Women’s Identity, Textiles and Heritage: Coastal Style in Mozambique (WITH Coastal Style) will record and promote women’s identities and concerns linked to marine heritage in Katembe District, Maputo, Mozambique. Historically, marine heritage has been dominated by male stories, while women’s lives have been marginalized in representations populated by assumed-to-be male-dominated activities, such as fishing, shipbuilding, sailing, and trading. This project will address this by researching and disseminating the history and contemporary relevance of an iconic object that is ubiquitous in coastal women’s lives, the capulana, a mass-produced printed cloth that has become a symbol of Mozambican heritage. Capulana are preserved and passed from one generation to the next, their designs reflect women’s concerns, and they are part of the Indian Ocean trade network, being designed in Mozambique, made in India, and shipped back for sale. Capulana collections are archives of women’s Mozambican marine heritage.
Women’s heritage is a global developmental issue. United Nations’ Sustainable Development Goal 5 aims to ‘achieve gender equality and empower all women and girls’. Furthermore, heritage is a developmental issue for Katembe, where the construction of the largest suspension bridge in sub-Saharan Africa is projected to cause massive population growth, putting community cohesion at risk from urban expansion. This project will promote women’s heritage as a developmental resource, which can contribute toward social justice, education, and identity in the face of these social upheavals.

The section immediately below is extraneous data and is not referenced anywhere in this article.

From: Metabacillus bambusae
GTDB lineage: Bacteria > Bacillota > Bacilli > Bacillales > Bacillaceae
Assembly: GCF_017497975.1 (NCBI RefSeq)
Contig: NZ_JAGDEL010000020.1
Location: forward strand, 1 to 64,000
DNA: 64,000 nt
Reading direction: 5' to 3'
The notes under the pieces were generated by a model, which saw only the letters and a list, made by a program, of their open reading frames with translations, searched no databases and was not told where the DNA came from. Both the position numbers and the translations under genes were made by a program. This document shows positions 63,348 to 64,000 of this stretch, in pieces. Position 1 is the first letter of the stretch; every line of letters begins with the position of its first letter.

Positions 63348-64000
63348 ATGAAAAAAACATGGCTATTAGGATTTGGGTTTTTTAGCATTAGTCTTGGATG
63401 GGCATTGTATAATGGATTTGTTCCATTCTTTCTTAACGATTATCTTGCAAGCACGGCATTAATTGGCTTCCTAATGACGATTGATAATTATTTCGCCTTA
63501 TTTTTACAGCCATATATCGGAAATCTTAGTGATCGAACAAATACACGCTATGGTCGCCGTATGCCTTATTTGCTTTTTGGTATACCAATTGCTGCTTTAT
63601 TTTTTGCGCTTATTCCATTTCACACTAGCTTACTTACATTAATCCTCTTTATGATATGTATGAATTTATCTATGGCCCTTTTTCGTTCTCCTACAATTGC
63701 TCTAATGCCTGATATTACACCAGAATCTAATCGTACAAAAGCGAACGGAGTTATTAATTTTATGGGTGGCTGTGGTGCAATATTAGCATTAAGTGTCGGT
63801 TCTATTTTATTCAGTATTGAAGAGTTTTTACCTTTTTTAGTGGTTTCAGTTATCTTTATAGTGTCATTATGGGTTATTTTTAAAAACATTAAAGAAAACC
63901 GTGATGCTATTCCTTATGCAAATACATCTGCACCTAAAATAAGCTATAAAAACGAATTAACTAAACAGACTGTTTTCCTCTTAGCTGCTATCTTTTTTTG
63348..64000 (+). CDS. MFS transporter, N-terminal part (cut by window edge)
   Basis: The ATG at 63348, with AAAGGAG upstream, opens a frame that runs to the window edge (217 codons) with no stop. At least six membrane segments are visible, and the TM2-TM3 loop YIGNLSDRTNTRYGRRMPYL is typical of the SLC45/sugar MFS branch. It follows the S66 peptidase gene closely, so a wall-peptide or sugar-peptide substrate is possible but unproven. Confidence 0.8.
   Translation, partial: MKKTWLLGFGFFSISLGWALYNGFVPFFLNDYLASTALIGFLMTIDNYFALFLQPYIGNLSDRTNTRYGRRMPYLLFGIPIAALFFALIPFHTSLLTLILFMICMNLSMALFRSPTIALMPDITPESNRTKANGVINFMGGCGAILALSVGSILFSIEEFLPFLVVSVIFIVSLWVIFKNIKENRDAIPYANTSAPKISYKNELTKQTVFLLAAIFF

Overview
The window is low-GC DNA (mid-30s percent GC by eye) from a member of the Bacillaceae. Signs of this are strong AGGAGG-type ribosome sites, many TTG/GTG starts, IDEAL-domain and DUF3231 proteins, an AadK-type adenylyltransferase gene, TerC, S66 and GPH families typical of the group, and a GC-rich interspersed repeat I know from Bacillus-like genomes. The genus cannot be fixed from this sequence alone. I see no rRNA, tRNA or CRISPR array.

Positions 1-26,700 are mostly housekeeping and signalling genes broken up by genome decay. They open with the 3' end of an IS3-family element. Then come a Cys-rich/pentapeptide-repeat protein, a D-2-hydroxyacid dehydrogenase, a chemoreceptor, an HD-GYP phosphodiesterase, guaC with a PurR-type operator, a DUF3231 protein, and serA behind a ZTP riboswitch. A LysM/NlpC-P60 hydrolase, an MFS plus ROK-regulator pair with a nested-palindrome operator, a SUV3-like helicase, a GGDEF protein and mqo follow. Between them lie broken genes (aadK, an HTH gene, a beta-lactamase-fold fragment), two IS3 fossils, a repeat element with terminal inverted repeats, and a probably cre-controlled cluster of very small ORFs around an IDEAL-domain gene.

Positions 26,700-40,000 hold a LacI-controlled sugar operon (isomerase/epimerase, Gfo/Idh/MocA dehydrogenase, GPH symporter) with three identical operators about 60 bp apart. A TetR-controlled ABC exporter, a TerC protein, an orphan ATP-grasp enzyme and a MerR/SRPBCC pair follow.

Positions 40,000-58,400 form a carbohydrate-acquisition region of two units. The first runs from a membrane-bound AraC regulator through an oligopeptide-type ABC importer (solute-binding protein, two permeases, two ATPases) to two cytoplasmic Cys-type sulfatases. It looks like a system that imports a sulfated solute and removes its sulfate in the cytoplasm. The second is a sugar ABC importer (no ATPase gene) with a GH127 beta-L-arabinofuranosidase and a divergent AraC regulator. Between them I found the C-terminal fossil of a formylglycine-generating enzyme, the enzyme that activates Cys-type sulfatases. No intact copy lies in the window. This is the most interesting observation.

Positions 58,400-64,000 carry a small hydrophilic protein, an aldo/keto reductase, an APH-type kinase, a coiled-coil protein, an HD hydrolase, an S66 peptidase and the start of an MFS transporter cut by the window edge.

The project will produce three main public outputs: a photographic exhibition at the Fortress Museum, a mobile community exhibition in Katembe led by the Fisheries Museum, and museum educational resources. To ensure that these activities are brought into larger developmental conversations, policy makers and influencers from government and third sector organizations will participate in the project start-up meeting, the closing workshop and the exhibition openings.
PI: Sarah Worden (National Museums Scotland)
Co-Is: Valda Marcos (The Fisheries Museum), Moises Timba (The Fortress Museum), John Giblin (National Museums Scotland)
Partners: National Museums Scotland, The Fisheries Museum, Mozambique, The Fortress Museum, Mozambique
Women’s Identity, Textiles and Heritage (WITH): Coastal Style in Mozambique